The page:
Solution: Pattern recognition leads us to better design and speeds up knowledge acquisition of how things work. Data can be processed more quickly using pattern recognition and Intelligent analytics leads to a tactical advantage. “AI can help people use data gathered in IA to make important tactical decisions and then move onto predictive capability and strategic advantage.”  

If a radiographer is to make a safe, informed decision about what they are seeing on a scan then that could typically take 35-40 minutes. With intelligent analytics, that time could come down to 3-4 minutes, and be used to help the radiographer’s decision process – thus supporting the process not replacing it. Another result is using AI tools to control the temperatures in your home as a good example of what using AI for the means for good rather than evil, in that it will control the user’s bills and ultimately be a step towards limiting global warming. 



If you found this case study document on AI Innovation interesting and want to learn more about techUK’s work in AI Safety, please email [email protected].  

Tess Buckley

Tess Buckley

Programme Manager - Digital Ethics and AI Safety, techUK

Tess is the Programme Manager for Digital Ethics and AI Safety at techUK.  

Prior to techUK Tess worked as an AI Ethics Analyst, which revolved around the first dataset on Corporate Digital Responsibility (CDR), and then later the development of a large language model focused on answering ESG questions for Chief Sustainability Officers. Alongside other responsibilities, she distributed the dataset on CDR to investors who wanted to further understand the digital risks of their portfolio, she drew narratives and patterns from the data, and collaborate with leading institutes to support academics in AI ethics. She has authored articles for outlets such as ESG Investor, Montreal AI Ethics Institute, The FinTech Times, and Finance Digest. Covered topics like CDR, AI ethics, and tech governance, leveraging company insights to contribute valuable industry perspectives. Tess is Vice Chair of the YNG Technology Group at YPO, an AI Literacy Advisor at Humans for AI, a Trustworthy AI Researcher at Z-Inspection Trustworthy AI Labs and an Ambassador for AboutFace.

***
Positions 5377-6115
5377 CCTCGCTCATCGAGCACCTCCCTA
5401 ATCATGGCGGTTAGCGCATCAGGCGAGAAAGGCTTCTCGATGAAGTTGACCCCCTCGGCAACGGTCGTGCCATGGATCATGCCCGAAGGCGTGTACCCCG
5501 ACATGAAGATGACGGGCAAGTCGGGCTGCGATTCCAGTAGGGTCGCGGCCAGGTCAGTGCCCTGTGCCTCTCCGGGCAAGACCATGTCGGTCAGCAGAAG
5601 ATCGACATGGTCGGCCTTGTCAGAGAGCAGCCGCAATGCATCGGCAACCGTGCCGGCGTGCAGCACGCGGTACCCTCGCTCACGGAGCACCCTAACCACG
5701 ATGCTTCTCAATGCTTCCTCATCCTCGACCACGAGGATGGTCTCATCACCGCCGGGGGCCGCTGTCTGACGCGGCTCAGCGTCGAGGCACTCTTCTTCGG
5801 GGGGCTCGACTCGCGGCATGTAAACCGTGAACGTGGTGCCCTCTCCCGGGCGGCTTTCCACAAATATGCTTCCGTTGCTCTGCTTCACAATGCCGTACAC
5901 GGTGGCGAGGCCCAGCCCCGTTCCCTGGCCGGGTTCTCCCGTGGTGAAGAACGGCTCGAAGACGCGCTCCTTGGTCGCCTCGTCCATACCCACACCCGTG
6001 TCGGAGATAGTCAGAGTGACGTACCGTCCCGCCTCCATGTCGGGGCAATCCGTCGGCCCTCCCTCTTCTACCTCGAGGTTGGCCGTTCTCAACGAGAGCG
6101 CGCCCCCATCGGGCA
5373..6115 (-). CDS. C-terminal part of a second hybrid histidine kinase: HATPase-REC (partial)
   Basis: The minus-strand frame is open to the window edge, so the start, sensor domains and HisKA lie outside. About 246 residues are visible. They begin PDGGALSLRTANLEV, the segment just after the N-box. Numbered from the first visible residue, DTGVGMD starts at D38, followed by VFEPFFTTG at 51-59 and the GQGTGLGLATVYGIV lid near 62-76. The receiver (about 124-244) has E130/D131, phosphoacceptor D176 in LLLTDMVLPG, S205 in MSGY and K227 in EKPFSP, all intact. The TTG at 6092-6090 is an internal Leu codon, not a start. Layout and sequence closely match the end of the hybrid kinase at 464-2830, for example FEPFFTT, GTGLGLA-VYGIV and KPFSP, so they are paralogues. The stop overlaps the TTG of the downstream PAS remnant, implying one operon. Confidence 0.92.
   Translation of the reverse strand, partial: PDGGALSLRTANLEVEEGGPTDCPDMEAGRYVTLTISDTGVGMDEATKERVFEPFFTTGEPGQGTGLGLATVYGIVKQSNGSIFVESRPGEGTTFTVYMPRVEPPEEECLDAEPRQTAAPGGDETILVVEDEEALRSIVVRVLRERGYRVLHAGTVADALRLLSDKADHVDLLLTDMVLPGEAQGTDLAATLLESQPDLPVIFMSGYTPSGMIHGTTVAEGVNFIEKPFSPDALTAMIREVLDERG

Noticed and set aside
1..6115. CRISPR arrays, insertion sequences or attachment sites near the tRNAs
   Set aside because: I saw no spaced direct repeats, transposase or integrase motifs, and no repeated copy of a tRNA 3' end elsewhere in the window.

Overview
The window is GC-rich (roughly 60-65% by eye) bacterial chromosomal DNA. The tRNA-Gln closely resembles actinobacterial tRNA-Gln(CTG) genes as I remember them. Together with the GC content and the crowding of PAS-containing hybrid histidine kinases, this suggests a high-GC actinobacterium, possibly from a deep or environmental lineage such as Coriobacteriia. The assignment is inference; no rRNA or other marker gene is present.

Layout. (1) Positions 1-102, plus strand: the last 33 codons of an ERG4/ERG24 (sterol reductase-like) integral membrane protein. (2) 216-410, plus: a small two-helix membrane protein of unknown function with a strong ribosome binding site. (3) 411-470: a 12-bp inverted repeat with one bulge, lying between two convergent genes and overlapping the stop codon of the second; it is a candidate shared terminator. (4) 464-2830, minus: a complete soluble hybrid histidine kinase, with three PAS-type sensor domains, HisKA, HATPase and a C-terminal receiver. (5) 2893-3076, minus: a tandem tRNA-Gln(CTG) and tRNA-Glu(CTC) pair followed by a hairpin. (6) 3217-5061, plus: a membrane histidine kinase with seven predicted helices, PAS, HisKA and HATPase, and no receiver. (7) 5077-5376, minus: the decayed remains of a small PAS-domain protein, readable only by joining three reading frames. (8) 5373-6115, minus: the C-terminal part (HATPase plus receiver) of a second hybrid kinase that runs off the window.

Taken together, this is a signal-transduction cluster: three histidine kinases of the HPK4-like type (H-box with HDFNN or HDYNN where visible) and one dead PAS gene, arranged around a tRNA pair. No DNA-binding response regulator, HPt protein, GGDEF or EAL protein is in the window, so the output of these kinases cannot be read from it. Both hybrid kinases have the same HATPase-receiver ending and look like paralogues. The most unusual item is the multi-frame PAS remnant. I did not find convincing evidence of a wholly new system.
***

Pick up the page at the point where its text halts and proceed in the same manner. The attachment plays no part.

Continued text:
Tess holds a MA in Philosophy and AI from Northeastern University London, where she specialised in biotechnologies and ableism, following a BA from McGill University where she joint-majored in International Development and Philosophy, minoring in communications. Tess’s primary research interests include AI literacy, AI music systems, the impact of AI on disability rights and the portrayal of AI in media (narratives). In particular, Tess seeks to operationalise AI ethics and use philosophical principles to make emerging technologies explainable, and ethical. 

Outside of work Tess enjoys kickboxing, ballet, crochet and jazz music. 

[email protected]

Read lessmore

Laura Foster

Laura Foster

Head of Technology and Innovation, techUK

Laura is techUK’s Head of Programme for Technology and Innovation.

She supports the application and expansion of emerging technologies, including Quantum Computing, High-Performance Computing, AR/VR/XR and Edge technologies, across the UK. As part of this, she works alongside techUK members and UK Government to champion long-term and sustainable innovation policy that will ensure the UK is a pioneer in science and technology

Before joining techUK, Laura worked internationally as a conference researcher and producer covering enterprise adoption of emerging technologies. This included being part of the strategic team at London Tech Week.

Laura has a degree in History (BA Hons) from Durham University, focussing on regional social history. Outside of work she loves reading, travelling and supporting rugby team St. Helens, where she is from.

[email protected]

Read lessmore


Related topics